Article 76 defines the extended continental shelf, which can reach up to 350 nautical miles from the baseline or the continental shelf’s end, whichever is less. Japan identifies the median line as the maritime boundary, while China sees the limitation of the extended continental shelf as the boundary. This results in an overlap of approximately 81,000 square miles in the East China Sea, covering the Senkaku/Diaoyu Islands. The issue has become politically contentious since the 1990s.


The maritime dispute between China and Japan in the East China Sea has centred around gas fields along the continental shelf, resulting in heightened tensions. China, installing gas rigs outside Japan’s claimed median line but within its extended continental shelf boundary, has prompted Japan’s concerns over potential resource extraction in contested areas.

In 2004, Japan requested China to share geological survey data to address fears of gas field expansion across the median line, leading to a tense encounter in 2005. Joint exploration proposals were made in 2008, but Japan rejected them initially, agreeing only after a summit meeting later that year, which included one field on the Japanese side for joint exploration.

Despite this, disputes persisted, with China unilaterally developing the Tianwaitian/Kashi gas field and cancelling joint exploration negotiations in 2010 after a confrontation near the Senkaku/Diaoyu islands. In 2013, the Air Defence Identification Zone (ADIZ) established by China over most of the East China Sea escalated tensions. Japan protested, and the U.S. affirmed the applicability of Article 5 of the U.S.-Japan Mutual Defense Treaty to the Senkaku Islands.

China continued exploration platform placements near Japan’s proposed median line, leading to protests from Japan. Despite increased defence budgets and discussions on collective self-defence, China and Japan have agreed not to enforce their respective fishery rules in overlapping maritime claims. While lawfare continues near the Senkaku Islands, the two nations have generally adhered to this agreement in the broader East China Sea.


The Senkaku/Diaoyu Islands dispute is not merely a historical and legal matter but is intricately connected to the geopolitical strategies of Japan, China, and the United States. The three nations have adopted divergent approaches to the issue, with Japan seeking explicit U.S. support for its sovereignty claim. However, the U.S. has refrained from explicitly endorsing Japan’s claim, emphasizing acknowledgement of Japan’s administrative control without confirming the application of the defence treaty to the islands.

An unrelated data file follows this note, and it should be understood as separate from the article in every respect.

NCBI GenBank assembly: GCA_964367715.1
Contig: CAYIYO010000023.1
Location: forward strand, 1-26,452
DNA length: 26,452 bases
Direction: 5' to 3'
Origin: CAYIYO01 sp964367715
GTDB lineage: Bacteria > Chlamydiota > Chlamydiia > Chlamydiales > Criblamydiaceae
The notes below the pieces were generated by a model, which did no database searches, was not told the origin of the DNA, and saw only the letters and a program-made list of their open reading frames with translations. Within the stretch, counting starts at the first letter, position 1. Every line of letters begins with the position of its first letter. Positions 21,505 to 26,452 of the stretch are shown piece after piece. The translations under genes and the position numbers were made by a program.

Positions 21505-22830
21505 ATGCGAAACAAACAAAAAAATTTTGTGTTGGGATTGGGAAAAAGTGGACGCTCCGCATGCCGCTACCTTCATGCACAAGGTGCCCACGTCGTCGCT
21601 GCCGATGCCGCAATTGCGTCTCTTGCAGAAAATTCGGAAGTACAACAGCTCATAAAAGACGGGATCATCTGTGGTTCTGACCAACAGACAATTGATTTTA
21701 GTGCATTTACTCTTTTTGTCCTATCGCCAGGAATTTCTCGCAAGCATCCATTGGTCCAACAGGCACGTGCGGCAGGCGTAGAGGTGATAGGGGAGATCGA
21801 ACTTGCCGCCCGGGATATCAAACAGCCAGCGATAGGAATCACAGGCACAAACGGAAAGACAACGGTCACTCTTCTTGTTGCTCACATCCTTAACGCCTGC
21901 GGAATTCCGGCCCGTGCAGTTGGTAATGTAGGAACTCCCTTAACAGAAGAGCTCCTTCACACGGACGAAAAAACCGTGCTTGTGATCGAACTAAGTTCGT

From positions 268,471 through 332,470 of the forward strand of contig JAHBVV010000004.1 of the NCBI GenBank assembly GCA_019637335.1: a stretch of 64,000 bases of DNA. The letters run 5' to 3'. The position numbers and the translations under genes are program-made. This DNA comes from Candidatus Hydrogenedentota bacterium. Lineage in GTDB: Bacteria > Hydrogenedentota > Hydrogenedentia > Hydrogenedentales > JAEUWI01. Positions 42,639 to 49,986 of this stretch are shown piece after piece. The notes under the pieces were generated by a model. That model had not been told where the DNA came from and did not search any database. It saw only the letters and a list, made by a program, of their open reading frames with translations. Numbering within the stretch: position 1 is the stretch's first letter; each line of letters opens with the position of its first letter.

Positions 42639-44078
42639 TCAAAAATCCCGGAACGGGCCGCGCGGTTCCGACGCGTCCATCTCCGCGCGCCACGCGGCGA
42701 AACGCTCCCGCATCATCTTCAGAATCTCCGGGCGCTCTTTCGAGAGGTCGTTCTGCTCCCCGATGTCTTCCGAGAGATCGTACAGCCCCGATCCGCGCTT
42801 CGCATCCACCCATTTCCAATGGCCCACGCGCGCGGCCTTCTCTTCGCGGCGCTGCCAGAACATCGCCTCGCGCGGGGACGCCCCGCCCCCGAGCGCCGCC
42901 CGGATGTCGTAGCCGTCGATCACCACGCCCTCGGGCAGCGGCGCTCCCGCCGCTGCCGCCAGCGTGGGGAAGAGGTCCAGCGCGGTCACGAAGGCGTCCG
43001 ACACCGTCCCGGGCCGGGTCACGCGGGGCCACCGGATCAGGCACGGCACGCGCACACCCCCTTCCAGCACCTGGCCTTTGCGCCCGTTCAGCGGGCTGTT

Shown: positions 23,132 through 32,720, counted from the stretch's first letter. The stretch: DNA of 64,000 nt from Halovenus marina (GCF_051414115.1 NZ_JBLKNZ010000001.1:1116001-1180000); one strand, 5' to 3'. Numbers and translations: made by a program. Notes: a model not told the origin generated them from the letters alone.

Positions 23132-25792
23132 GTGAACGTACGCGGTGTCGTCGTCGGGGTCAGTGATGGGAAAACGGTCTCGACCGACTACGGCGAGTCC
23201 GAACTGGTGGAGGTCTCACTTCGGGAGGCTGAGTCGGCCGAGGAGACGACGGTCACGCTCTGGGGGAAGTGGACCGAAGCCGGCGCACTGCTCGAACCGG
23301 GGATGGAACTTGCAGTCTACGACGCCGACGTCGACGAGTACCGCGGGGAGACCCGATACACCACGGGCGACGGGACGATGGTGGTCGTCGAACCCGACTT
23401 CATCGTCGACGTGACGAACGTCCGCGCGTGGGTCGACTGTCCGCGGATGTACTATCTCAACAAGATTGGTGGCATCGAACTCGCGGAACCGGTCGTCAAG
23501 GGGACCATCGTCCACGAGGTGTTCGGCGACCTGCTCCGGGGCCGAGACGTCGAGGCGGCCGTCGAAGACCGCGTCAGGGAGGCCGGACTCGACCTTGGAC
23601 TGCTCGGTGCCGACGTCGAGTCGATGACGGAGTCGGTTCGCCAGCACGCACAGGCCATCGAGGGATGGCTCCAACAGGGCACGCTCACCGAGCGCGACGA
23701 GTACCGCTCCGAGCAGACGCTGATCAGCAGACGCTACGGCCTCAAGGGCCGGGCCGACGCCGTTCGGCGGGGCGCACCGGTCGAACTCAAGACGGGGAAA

Tensions have heightened with both China and Japan asserting sovereignty, engaging in regularized and explicit demonstrations of control. The Chinese Coast Guard’s activities, while non-combative, present a potential for conflict escalation, especially with the new Chinese Coast Guard Law allowing the use of force. Chinese military vessels and submarines have also operated in the contiguous waters around the islands, contributing to rising tensions.

The U.S. remains concerned about the dispute’s implications, considering its obligations under the 1960 U.S.-Japan Treaty of Mutual Cooperation and Security. Japan recognizes the need to take primary responsibility for defending the Senkaku Islands, particularly in scenarios like a grey-zone attack by disguised and armed Chinese fishermen.

In February 2021, China enacted the China Coast Guard Law, granting authorization to use weapons, adding complexity to the situation. The legal ambiguity surrounding warships’ rights in territorial waters further complicates assessments of China’s actions. With tensions unabated and no resolution efforts in sight, Japan may need to bolster its defensive capabilities.

The East China Sea tensions parallel those in the South China Sea, reflecting the broader U.S.-China geopolitical rivalry. Japan’s engagement in maritime security assistance to Southeast Asian countries, such as the Philippines and Vietnam, aligns with the changing dynamics in the South China Sea, offering an alternative dependence option for these nations amid the rising geopolitical tensions.


In the post-Cold War era, the previously ambiguous territorial and maritime disputes involving Japan, China, and the United States are unravelling, leading to heightened tensions, especially since Japan’s nationalization of the Senkaku Islands. Despite the uninhabited history of the islands, the Chinese and Japanese narratives diverge, with China relying on dynastic records and Japan emphasizing contemporary international law.

While Japan aligns its claim with the rules-based order advocated by the United States and its Quad partners, China employs a combination of maritime force buildup and lawfare, finding limited support in international law for sovereignty and maritime demarcation over the islands.

Japan’s concern about potential abandonment by the United States in the face of a Chinese occupation of the Senkaku Islands has been somewhat alleviated by reassuring comments from U.S. officials. However, Japan’s own naval and Coast Guard strengthening is crucial for deterrence against China and ensuring a robust U.S. commitment to the alliance.

The perceived threat from China to the Senkaku Islands, rather than the broader U.S. request for burden-sharing, becomes the primary reason for the Japanese public to support an increase in the defence budget.